Tuesday, 21 December 2010

What do you want for Christmas?

After a bad day at work, do you find yourself listing all the things you are not happy with and do not want your career to include?  We’ve all been there!

When things aren’t going well, many of us find ourselves focusing on what is wrong and what we don’t want rather than what we have and what we want.  We don’t want a boring job.  We don’t want a long commute.  We don’t feel valued or appreciated.  If this sounds familiar, you are not alone but what does this achieve?  

Have a think about what would happen if you gave Father Christmas a list of things you don’t like or don’t want for Christmas!  Will your stocking be empty?  You will certainly be in less control of receiving what you want.

Treat your career in the same way as you treat Christmas!  To increase your chances of pursuing a fulfilling career have a think about what you like and what you want, not what you don’t want.  What do you like about your current job?  What do you want from your next job?  How short do you want your commute to be?  How do you want to feel on a Sunday evening? 

To help you on your way, answer the following questions as you reflect on 2010 and move forward into 2011: 

·         What is your biggest achievement of 2010?
·         How did you celebrate? (If you didn’t, make plans to celebrate now!)
·         What did you most enjoy in 2010?
·         What are you most grateful for?
·         What do you want to achieve in 2011?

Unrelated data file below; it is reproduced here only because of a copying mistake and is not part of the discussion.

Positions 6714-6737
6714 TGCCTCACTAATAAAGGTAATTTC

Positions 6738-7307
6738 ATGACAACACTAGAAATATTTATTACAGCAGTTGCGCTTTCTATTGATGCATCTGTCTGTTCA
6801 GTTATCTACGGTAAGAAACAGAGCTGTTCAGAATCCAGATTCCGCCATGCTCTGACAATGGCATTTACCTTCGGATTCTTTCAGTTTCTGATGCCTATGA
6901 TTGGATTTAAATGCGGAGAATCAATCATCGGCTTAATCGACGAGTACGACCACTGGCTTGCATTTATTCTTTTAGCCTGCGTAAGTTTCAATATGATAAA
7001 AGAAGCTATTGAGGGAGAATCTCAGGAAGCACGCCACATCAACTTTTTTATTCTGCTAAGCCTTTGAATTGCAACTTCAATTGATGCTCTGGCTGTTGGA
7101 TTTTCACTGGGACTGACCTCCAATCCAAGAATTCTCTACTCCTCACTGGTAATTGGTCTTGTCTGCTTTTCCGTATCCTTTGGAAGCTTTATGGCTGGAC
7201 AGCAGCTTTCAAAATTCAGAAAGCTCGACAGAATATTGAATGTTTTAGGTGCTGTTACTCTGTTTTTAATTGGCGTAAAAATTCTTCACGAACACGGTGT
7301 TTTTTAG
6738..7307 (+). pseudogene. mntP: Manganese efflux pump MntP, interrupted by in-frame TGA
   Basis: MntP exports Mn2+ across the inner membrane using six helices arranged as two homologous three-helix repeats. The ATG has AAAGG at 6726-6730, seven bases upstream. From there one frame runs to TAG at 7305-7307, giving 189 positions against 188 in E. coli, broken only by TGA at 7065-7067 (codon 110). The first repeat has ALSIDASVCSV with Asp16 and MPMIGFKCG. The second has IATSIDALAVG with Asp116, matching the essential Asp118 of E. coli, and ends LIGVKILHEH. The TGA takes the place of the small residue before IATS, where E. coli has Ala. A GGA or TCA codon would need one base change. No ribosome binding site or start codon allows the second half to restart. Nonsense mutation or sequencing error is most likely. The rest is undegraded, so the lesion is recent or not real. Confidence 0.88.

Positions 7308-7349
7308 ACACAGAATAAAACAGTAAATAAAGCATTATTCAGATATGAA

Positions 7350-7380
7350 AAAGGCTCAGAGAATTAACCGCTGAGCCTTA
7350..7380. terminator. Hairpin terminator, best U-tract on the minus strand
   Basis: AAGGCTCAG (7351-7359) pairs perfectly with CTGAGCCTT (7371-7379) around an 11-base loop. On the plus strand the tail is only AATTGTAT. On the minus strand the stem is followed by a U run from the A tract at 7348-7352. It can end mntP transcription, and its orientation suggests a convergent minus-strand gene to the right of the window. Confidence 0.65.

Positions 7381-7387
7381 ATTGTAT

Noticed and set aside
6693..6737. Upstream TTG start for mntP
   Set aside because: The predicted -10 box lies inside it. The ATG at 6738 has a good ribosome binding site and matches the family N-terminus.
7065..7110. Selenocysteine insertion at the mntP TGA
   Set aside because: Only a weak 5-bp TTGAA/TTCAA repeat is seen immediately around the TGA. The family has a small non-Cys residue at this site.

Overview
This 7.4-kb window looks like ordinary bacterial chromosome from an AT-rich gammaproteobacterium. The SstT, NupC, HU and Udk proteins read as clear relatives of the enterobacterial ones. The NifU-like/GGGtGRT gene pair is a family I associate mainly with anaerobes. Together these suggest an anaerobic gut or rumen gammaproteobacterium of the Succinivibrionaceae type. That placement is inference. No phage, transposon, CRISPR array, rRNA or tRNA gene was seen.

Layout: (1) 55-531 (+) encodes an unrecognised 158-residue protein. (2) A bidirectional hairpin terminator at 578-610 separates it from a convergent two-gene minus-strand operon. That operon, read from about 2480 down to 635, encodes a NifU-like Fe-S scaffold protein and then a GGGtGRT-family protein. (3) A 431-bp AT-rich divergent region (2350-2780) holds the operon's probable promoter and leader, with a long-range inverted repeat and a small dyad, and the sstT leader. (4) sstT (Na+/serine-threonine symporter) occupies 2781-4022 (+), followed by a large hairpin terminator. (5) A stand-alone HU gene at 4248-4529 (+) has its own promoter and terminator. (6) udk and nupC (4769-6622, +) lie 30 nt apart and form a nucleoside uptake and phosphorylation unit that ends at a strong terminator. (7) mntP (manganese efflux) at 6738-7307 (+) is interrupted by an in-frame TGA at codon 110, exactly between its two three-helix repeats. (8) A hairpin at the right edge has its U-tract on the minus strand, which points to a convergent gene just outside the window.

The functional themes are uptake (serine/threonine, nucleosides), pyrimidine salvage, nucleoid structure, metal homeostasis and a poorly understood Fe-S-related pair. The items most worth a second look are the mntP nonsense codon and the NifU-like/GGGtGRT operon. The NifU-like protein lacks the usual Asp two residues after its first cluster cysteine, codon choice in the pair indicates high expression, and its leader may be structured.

What is it like to now be opening a full stocking of presents on Christmas Day?!   

Have a fantastic Christmas and a very happy New Year!

Monday, 13 December 2010

It’s that time of year again....are you thinking about your New Year's Resolutions?

As I was thinking about what I wanted to achieve next year in both my business and personal life, a memory popped into my head which I would really like to share with you.

In 2004, I spent a short time volunteering in South Africa for an organisation which cares for vulnerable children and alleviates the suffering of families affected by HIV, AIDS and poverty.   Whilst I was there, I got to know a young boy who lived in one of the 22 poverty stricken villages covered by the organisation.   He was a very intelligent boy and spoke excellent English despite it not being his first language.  Sadly, I cannot write as positively about his personal circumstances.  Both his parents had died in the previous year and he was having a tough time living with his grandmother who was verbally abusive towards him and frequently threatened to hit him.  This was his life in the developing world. 

One day this boy said to me that he had a dream to study engineering in England.  Wow, I thought, what a fantastic ambition for a young boy living here!  However, as I reflected on this, I realised that in reality it was extremely unlikely that he would be able to pursue his dream.  Given his circumstances of living in a poverty struck village in the developing world, career opportunities and choices were limited.  His future career was largely out of his control.

My intention of sharing this with you is to provide you with the motivation to start reflecting on the changes you want to make next year and to think about the opportunities and choices available to you.  My last blog was about your past and current life story.  It is now time to write your 2011 story! Write down what you really want to achieve and when you want to achieve it.  Simply make it as specific as you can and ensure that it is within your responsibility.  Unlike the boy in Africa, you have a great degree of flexibility and control - use it to your advantage and conquer that Sunday evening feeling!

On a similar subject, you may be interested in reading my article ‘Feeling good about your career in the New Year’.  It is written for lawyers but don’t let that put you off!  The article can relate to everyone’s working life!